Medford, OR asked in Domestic Violence and Family Law for California

Q: Restraining Order. No service, Court mistakenly claims evading of service. Court allowed service by mail and email ???

California Court claimed I was evading service when I was clearly in my home state the same day the Restraining Order was filed against me. Sheriff served me over the phone and insisted it is legitimate, failing to tell me what is it about and failed to give me the exact court date. An attorney during a consultation suggested I shouldn't go cuz I wasn't served. I am over 1200 miles away. So the court claimed I was evading service. I had no idea that there was a filing against me and the sheriff told me that 10 days after the filing, even tho I called him to ask about visitations. So half way thru the call, he decided to serve me. My bank statements show my card use daily in my state. How does a court determine I was evading service? The other parent got served today with contempt and enforcement of visitations since she r located to Cali without court approval and now she is trying to bluff the judges in Cali that I am so abusive. Court allowed service by mail and email. What to file ?

Related Topics:
1 Lawyer Answer
James L. Arrasmith
James L. Arrasmith pro label Lawyers, want to be a Justia Connect Pro too? Learn more ›
  • Domestic Violence Lawyer
  • Sacramento, CA
  • Licensed in California

A: Based on the information you provided, it seems that there may have been some procedural irregularities in how the restraining order was served and how the court determined that you were evading service. Here are some steps you can consider:

1. File a motion to quash the restraining order: You can file a motion to quash (cancel) the restraining order on the grounds that you were not properly served and that the court's finding of evasion of service was incorrect. In your motion, present evidence showing that you were in your home state when the order was filed and that you had no knowledge of the filing.

2. Challenge the court's decision to allow service by mail and email: If you were not properly served in person, you can argue that the court should not have allowed service by mail and email, especially if you did not receive the documents or were not aware of the proceedings.

3. Provide evidence of your whereabouts: Submit your bank statements and any other relevant documentation to prove that you were in your home state and not evading service.

4. Attend the hearing: If there is a hearing scheduled, attend it either in person or through your attorney to present your case and challenge the restraining order.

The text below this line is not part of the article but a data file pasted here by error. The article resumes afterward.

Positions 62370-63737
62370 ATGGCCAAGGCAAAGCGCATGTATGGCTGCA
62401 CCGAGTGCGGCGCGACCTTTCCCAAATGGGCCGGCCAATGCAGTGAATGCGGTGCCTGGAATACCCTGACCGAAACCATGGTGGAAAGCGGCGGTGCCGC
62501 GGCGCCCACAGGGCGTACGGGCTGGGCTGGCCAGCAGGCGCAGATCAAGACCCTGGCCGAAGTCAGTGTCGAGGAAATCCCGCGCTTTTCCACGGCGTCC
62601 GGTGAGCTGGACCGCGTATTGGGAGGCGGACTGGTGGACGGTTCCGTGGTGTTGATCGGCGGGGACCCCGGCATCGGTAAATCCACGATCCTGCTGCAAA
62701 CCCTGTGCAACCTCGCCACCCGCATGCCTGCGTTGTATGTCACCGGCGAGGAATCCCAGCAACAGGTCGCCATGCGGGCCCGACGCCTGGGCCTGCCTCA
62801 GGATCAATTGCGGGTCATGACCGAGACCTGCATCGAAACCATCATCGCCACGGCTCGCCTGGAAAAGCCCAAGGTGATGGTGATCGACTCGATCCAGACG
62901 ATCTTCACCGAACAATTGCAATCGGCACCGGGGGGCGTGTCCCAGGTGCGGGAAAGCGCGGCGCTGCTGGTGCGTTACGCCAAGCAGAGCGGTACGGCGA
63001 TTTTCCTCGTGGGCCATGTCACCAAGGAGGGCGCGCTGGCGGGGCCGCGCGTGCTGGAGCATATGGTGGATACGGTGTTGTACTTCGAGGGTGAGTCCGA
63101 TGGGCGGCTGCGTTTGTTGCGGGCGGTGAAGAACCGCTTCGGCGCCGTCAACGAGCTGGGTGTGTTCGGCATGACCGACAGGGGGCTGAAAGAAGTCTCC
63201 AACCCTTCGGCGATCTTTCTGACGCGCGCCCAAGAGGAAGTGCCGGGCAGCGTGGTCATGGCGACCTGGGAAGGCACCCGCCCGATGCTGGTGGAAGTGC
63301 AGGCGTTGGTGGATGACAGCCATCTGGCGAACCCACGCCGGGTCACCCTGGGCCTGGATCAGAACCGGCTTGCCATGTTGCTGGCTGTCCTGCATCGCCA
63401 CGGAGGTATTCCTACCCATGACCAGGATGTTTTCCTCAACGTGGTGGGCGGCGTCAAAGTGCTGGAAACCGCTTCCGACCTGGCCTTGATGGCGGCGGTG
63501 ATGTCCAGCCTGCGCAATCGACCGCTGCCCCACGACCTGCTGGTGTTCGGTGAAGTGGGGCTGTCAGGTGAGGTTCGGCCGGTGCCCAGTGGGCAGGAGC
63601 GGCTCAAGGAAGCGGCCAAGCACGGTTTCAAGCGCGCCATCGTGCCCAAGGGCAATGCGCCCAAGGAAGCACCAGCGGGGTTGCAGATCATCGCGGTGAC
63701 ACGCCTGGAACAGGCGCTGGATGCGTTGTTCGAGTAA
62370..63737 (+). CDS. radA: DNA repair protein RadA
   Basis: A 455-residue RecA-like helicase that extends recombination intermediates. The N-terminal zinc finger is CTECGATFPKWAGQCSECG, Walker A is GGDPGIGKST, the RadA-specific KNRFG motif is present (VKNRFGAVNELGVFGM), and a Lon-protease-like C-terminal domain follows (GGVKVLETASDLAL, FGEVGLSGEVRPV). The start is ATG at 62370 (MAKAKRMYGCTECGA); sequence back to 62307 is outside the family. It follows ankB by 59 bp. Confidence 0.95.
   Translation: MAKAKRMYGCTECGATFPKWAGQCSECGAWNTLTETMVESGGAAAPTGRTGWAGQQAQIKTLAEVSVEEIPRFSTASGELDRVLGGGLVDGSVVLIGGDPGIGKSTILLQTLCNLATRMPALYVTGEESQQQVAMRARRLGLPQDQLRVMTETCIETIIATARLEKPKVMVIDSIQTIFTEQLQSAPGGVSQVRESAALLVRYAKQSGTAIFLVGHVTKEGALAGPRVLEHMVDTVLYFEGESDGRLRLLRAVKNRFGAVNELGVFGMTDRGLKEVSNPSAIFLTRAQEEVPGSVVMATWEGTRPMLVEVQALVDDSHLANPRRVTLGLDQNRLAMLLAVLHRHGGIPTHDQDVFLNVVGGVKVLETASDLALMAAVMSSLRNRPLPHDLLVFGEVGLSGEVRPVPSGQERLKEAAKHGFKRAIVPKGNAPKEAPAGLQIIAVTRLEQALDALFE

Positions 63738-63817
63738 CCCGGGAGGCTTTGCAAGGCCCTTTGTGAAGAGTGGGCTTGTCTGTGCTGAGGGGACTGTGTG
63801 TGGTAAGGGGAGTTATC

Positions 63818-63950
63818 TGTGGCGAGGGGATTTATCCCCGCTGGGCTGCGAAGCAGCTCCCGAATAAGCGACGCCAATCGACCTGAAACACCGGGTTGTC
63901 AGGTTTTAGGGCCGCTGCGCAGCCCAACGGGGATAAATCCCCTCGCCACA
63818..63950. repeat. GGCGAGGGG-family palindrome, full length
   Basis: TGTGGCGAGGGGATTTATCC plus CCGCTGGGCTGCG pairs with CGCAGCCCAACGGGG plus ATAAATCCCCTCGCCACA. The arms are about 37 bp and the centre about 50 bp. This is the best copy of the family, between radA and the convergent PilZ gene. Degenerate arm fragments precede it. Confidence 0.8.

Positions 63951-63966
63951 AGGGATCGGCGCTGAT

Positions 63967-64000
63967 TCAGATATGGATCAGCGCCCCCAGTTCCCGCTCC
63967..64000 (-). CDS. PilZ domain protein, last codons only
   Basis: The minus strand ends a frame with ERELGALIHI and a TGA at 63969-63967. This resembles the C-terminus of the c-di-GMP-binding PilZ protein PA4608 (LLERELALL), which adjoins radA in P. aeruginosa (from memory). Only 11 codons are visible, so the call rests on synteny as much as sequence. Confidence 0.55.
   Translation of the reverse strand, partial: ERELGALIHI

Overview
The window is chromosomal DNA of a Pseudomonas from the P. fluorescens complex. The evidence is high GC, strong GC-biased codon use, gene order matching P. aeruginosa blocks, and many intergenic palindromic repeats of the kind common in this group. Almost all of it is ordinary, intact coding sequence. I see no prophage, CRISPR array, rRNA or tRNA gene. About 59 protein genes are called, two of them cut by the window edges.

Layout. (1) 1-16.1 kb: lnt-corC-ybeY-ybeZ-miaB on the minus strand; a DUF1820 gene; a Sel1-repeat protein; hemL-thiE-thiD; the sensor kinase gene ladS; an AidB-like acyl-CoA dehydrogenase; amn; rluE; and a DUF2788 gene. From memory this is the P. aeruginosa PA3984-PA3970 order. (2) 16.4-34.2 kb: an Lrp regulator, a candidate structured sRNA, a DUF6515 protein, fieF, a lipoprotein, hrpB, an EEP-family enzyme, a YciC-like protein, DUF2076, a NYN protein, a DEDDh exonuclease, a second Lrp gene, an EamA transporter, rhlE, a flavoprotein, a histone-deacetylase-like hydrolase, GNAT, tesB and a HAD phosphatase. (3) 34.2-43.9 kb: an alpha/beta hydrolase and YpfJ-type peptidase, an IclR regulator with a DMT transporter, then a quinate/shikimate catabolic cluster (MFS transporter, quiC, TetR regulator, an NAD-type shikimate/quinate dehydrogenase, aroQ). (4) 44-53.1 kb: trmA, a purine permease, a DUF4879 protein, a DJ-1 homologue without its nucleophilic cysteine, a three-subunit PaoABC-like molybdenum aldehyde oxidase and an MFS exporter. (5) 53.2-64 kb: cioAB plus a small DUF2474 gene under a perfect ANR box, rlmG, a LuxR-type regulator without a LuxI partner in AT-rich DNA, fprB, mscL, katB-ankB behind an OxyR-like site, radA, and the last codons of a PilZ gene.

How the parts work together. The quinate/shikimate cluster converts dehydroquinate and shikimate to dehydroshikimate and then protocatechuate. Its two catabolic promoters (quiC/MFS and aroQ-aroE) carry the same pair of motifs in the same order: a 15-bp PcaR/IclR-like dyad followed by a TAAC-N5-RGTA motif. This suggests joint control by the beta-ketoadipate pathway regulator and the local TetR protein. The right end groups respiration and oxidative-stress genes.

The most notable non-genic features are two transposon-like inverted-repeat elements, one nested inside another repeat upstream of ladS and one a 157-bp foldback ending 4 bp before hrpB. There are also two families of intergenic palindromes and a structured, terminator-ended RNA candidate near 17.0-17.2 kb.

5. Consider hiring a local attorney: Given the complexity of your situation and the distance involved, it may be beneficial to hire an attorney in California who can represent you in court and help you navigate the legal process.

It's essential to respond promptly to any court orders or legal proceedings, even if you believe they were improperly served or are based on false allegations. Failing to respond can lead to default judgments against you. If you have evidence that the allegations against you are false or that proper procedures were not followed, present that evidence to the court as soon as possible.

Justia Ask a Lawyer is a forum for consumers to get answers to basic legal questions. Any information sent through Justia Ask a Lawyer is not secure and is done so on a non-confidential basis only.

The use of this website to ask questions or receive answers does not create an attorney–client relationship between you and Justia, or between you and any attorney who receives your information or responds to your questions, nor is it intended to create such a relationship. Additionally, no responses on this forum constitute legal advice, which must be tailored to the specific circumstances of each case. You should not act upon information provided in Justia Ask a Lawyer without seeking professional counsel from an attorney admitted or authorized to practice in your jurisdiction. Justia assumes no responsibility to any person who relies on information contained on or received through this site and disclaims all liability in respect to such information.

Justia cannot guarantee that the information on this website (including any legal information provided by an attorney through this service) is accurate, complete, or up-to-date. While we intend to make every attempt to keep the information on this site current, the owners of and contributors to this site make no claims, promises or guarantees about the accuracy, completeness or adequacy of the information contained in or linked to from this site.